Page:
So what is the problem ? If you are declining something, you are sending always the message "It has for me not such a value that it something to strive for". If someone offers you then a prize or honor, people are forced to reason for themselves if a prize or honor is really something to be proud of, you are subconsciously attacking their judgement.
Back to the counterarguments:
" the medal is not just for you - it is for everybody that supported
you and, in fact, indirectly for your class, and lecturers."
about a community celebrating its own values, by recognizing the
individuals that best represent those values.[...] Accepting
recognition gives you an opportunity, which most people never
have[bold by me], to display the gratitude that you owe that community."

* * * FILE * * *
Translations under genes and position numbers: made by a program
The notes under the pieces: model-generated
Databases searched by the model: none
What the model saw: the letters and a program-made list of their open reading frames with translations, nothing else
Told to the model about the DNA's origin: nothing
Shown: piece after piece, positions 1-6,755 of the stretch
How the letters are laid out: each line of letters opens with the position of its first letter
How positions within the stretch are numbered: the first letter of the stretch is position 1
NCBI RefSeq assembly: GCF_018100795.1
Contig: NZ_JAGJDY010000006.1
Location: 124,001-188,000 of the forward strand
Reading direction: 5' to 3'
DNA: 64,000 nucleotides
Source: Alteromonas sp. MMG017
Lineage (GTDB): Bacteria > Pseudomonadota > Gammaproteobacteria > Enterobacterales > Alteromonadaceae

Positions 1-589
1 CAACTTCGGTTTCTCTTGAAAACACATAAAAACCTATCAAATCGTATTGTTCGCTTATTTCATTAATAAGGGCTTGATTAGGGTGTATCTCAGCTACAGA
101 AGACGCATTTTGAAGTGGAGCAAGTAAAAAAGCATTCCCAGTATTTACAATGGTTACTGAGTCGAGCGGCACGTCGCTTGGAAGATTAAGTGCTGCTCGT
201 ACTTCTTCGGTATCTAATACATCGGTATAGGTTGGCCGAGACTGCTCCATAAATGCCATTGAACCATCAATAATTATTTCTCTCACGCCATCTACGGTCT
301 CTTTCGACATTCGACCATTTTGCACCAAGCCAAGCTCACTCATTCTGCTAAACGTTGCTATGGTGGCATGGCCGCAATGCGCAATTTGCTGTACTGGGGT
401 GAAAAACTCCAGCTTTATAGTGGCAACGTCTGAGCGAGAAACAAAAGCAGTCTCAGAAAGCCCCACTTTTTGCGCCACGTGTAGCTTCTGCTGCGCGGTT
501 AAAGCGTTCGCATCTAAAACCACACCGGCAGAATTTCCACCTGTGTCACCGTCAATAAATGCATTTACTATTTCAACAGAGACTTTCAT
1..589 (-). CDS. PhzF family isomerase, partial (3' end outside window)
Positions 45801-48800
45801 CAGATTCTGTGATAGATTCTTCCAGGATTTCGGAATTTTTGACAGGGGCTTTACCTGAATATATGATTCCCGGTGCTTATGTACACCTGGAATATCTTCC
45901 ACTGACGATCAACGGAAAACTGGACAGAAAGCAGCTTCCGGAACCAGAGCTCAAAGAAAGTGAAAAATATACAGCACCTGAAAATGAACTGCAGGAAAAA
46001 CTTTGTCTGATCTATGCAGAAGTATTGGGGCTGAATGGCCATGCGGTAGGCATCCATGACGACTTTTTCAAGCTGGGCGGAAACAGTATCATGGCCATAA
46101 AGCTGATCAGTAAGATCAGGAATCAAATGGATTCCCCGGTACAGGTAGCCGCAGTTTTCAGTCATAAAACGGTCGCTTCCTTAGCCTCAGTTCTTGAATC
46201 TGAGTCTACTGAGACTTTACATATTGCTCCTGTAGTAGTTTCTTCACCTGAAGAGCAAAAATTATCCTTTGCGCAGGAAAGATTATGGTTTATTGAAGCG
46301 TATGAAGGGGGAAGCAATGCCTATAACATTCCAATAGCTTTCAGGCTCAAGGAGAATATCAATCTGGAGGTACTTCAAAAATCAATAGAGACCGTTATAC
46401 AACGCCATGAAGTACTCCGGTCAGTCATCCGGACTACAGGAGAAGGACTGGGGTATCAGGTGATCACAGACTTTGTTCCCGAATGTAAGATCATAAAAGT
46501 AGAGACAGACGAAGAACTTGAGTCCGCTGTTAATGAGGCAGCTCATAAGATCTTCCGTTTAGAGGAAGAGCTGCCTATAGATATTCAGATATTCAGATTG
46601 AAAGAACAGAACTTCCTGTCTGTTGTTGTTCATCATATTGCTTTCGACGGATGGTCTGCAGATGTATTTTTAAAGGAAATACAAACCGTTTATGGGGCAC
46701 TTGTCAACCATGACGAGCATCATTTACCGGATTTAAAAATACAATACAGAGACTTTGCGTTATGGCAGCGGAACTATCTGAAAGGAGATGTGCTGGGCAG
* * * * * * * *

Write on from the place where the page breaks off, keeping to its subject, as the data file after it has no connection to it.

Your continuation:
I think the reason is simple: The western world, especially the US, has two conflicting values: Everyone should be treated equal and people should strive for the best and leaving the competition behind. This is per definition impossible.
One acceptable solution may be: People are striving and fighting, but the collective must approve the final result. This "most people never have" is particularly telling: Why should people base their decision on what many other people which they have nothing to do with get?
By declining you are essentially denying them their power to influence you which gives them the illusion to have some control over the situation. That may be the reason people are arguing "that he thinks better of himself" and acting hurt and angry.
I find it particularly strange that here in Academia people are unaware of invisible filter bubbles. We have a huge number of different and known cultures (Deaf, LBGT, religious rights) who have a decidedly other viewpoint than the consensus. Why have people here so much trouble to understand that denying honors may have reasons which do not imply negative judgement of other people and that there people and cultures out there which even value such decisions?
However, in today's very crowded fields, a prize is like a flag that
demonstrates "this is how things should be done". It sets a signal of
example for others.